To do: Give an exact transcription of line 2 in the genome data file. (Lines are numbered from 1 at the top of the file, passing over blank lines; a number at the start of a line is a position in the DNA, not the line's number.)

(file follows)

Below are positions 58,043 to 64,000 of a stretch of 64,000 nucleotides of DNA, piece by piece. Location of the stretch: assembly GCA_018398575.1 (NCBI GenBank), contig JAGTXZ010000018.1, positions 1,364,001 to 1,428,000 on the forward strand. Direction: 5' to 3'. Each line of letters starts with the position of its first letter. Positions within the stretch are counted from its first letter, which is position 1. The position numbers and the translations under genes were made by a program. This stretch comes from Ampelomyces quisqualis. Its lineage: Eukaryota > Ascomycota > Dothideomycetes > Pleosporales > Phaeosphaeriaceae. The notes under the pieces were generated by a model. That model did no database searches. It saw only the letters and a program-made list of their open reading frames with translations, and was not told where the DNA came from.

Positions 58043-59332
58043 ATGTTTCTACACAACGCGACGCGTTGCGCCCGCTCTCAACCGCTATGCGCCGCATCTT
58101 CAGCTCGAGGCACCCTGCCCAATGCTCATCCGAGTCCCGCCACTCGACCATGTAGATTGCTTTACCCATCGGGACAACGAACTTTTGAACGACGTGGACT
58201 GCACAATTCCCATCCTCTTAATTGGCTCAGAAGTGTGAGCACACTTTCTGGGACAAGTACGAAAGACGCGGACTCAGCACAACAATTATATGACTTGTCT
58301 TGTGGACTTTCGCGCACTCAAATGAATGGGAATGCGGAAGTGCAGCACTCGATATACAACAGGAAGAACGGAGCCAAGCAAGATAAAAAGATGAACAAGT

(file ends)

Positions 58043-59332